Ebola soap bucket challenge
Edith Broui started the Soap Bucket Challenge after she posted on Youtube a video of her having a bucket of ice-cold soapy water poured on her head Youtube screenshot

Ivoirians have launched the Soap Bucket Challenge to raise awareness of the Ebola virus, which has killed at least 2,400 people in West Africa since January.

The move comes as hundreds of people worldwide are taking part in the Ice Bucket Challenge, in which they post online videos of them having a bucketful of ice thrown over their heads.

Participants then donate money to find a cure for the Amyotrophic Lateral Sclerosis (ASL) – a degenerative nervous disorder - and nominate other people to take part in the challenge and donate money to research.

In the Ivory Coast's version, people have added soap to the ice, to highlight the importance of personal hygiene to avoid contracting Ebola, which is spread via infected body fluids.

Instead of cash donations, participants are asked to donate bars of soap and bottles of antiseptic.

The Soap Bucket Challenge was invented by Edith Brou, who posted on YouTube a video of her having a bucket of ice-cold soapy water poured on her head.

"Against Ebola, you need good hygiene," she says in the video, which has already been viewed by over 5,000 people.

Hundreds of people are sharing their thoughts about the challenge, with Twitter users using the hashtag "#MousserContreEbola," or "#LatherAgainstEbola".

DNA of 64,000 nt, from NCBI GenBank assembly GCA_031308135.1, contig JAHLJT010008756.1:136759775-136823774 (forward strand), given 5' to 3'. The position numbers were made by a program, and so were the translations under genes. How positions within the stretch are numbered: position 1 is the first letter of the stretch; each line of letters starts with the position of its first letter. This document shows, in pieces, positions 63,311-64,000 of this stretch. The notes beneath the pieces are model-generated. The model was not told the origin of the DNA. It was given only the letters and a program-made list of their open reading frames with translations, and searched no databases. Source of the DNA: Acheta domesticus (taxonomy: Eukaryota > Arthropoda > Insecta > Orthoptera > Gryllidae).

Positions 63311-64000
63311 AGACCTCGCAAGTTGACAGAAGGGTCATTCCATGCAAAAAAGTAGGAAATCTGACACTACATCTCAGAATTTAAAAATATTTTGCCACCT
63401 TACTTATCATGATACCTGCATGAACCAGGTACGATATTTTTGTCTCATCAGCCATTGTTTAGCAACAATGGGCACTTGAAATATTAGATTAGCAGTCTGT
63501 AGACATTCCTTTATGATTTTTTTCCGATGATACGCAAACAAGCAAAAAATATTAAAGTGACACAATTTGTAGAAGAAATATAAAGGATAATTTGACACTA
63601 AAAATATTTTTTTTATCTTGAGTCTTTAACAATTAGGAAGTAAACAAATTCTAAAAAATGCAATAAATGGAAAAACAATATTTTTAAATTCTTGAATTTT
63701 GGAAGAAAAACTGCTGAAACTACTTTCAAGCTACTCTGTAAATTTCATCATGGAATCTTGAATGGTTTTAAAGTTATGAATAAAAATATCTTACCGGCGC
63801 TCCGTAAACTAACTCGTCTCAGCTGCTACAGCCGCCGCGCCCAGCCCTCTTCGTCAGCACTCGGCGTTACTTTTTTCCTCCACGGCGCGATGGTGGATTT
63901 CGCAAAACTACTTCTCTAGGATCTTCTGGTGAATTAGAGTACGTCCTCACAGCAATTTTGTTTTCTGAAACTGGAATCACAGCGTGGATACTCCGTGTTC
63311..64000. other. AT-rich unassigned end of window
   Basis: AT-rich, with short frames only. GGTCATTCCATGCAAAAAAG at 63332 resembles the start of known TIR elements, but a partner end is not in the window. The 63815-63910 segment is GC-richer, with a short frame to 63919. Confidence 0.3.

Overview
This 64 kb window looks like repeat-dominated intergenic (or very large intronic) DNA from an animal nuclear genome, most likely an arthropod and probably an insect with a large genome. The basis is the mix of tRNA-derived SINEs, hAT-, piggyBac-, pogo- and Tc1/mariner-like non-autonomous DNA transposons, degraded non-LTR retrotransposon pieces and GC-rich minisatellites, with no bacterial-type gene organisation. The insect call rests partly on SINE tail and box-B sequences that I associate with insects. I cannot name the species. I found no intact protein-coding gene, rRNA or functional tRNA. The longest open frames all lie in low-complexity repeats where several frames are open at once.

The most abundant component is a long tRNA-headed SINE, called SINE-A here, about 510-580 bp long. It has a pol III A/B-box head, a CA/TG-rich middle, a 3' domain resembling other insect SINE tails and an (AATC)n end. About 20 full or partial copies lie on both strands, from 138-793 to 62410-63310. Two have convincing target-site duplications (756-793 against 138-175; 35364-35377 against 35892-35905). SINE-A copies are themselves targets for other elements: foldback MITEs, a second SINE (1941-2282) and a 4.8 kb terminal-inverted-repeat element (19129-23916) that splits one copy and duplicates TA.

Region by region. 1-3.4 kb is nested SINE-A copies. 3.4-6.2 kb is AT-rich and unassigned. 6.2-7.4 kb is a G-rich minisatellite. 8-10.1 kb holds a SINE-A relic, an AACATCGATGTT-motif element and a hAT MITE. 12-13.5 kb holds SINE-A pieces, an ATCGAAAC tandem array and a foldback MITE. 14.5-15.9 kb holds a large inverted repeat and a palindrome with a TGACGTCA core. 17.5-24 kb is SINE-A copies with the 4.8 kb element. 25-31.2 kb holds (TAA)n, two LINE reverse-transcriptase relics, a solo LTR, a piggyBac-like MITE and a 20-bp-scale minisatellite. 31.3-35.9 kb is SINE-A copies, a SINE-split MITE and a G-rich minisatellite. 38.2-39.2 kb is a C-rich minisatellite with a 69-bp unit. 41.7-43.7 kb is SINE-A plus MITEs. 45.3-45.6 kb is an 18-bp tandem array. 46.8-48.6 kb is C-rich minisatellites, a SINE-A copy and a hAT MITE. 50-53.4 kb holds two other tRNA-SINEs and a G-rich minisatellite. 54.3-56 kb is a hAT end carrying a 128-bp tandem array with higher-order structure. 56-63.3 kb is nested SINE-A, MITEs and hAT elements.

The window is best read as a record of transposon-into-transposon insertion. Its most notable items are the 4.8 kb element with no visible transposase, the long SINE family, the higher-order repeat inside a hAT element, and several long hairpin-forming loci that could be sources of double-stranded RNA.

Ivory Coast has not reported any Ebola case yet, however the country has shut its borders with Liberia and Guinea, where the majority of deaths have occurred, and banned people from the affected areas from entering the country.

The Ebola outbreak, the worst in history, is also present in Sierra Leone, Nigeria and Senegal.

US President Barack Obama warned that the virus is "a threat to global security".

"Today thousands of people in West Africa are infected. That number could rapidly grow to tens of thousands," he said. "And if the outbreak is not stopped now we could be looking at hundreds of thousands of people infected with profound political and economic and security implications for all of us.

"This is an epidemic that is not just a threat to regional security. It's a potential threat to global security if these countries break down, if their economies break down, if people panic," the president added.

According to the World Health Organization, around £614m is needed to prevent the outbreak from turning into a human catastrophe.